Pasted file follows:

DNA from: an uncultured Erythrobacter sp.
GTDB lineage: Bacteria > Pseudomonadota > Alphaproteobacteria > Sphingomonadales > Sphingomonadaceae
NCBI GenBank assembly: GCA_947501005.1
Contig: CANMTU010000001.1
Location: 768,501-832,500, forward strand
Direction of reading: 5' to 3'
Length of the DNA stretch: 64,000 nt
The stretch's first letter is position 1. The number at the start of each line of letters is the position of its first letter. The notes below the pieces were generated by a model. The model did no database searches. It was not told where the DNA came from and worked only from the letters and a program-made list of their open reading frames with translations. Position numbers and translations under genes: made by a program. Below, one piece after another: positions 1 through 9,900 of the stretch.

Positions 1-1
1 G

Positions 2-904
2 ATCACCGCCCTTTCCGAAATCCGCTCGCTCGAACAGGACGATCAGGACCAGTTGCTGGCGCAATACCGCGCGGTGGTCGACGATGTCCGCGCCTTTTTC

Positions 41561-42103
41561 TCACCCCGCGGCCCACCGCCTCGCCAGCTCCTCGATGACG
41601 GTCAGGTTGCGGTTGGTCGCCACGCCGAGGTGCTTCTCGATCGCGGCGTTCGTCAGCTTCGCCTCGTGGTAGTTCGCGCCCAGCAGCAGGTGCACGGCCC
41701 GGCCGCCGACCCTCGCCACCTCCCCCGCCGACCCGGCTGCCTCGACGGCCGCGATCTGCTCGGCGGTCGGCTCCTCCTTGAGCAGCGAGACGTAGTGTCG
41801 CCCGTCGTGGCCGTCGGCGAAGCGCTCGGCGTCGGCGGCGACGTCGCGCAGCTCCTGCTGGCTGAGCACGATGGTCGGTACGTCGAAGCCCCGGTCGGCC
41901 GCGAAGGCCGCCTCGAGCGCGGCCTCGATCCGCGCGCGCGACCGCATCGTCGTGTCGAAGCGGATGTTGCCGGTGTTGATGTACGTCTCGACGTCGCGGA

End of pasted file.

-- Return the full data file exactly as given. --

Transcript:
DNA from: an uncultured Erythrobacter sp.
GTDB lineage: Bacteria > Pseudomonadota > Alphaproteobacteria > Sphingomonadales > Sphingomonadaceae
NCBI GenBank assembly: GCA_947501005.1
Contig: CANMTU010000001.1
Location: 768,501-832,500, forward strand
Direction of reading: 5' to 3'
Length of the DNA stretch: 64,000 nt
The stretch's first letter is position 1. The number at the start of each line of letters is the position of its first letter. The notes below the pieces were generated by a model. The model did no database searches. It was not told where the DNA came from and worked only from the letters and a program-made list of their open reading frames with translations. Position numbers and translations under genes: made by a program. Below, one piece after another: positions 1 through 9,900 of the stretch.

Positions 1-1
1 G

Positions 2-904
2 ATCACCGCCCTTTCCGAAATCCGCTCGCTCGAACAGGACGATCAGGACCAGTTGCTGGCGCAATACCGCGCGGTGGTCGACGATGTCCGCGCCTTTTTC

Positions 41561-42103
41561 TCACCCCGCGGCCCACCGCCTCGCCAGCTCCTCGATGACG
41601 GTCAGGTTGCGGTTGGTCGCCACGCCGAGGTGCTTCTCGATCGCGGCGTTCGTCAGCTTCGCCTCGTGGTAGTTCGCGCCCAGCAGCAGGTGCACGGCCC
41701 GGCCGCCGACCCTCGCCACCTCCCCCGCCGACCCGGCTGCCTCGACGGCCGCGATCTGCTCGGCGGTCGGCTCCTCCTTGAGCAGCGAGACGTAGTGTCG
41801 CCCGTCGTGGCCGTCGGCGAAGCGCTCGGCGTCGGCGGCGACGTCGCGCAGCTCCTGCTGGCTGAGCACGATGGTCGGTACGTCGAAGCCCCGGTCGGCC
41901 GCGAAGGCCGCCTCGAGCGCGGCCTCGATCCGCGCGCGCGACCGCATCGTCGTGTCGAAGCGGATGTTGCCGGTGTTGATGTACGTCTCGACGTCGCGGA